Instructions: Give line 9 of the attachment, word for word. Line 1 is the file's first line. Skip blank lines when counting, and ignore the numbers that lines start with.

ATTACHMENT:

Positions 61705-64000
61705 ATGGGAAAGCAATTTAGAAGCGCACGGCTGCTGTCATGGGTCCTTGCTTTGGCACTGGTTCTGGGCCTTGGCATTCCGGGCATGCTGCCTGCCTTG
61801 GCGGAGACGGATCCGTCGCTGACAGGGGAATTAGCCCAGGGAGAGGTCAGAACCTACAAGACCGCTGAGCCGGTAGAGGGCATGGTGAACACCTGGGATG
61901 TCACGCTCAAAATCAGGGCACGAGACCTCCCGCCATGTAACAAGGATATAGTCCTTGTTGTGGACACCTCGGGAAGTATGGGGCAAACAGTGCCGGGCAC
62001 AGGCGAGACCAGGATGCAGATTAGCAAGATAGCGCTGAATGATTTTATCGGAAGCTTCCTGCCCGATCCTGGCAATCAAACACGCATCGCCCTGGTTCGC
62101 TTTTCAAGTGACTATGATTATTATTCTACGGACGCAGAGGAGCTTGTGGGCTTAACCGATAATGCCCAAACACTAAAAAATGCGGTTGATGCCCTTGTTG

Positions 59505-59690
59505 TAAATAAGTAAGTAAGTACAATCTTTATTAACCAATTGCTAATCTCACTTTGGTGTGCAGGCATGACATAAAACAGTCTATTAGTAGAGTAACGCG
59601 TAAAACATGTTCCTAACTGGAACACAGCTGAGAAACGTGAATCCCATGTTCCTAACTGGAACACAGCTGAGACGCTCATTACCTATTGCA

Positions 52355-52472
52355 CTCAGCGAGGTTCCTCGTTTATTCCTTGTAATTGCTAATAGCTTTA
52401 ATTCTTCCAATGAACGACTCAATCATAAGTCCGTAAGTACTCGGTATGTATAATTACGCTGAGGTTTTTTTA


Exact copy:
59601 TAAAACATGTTCCTAACTGGAACACAGCTGAGAAACGTGAATCCCATGTTCCTAACTGGAACACAGCTGAGACGCTCATTACCTATTGCA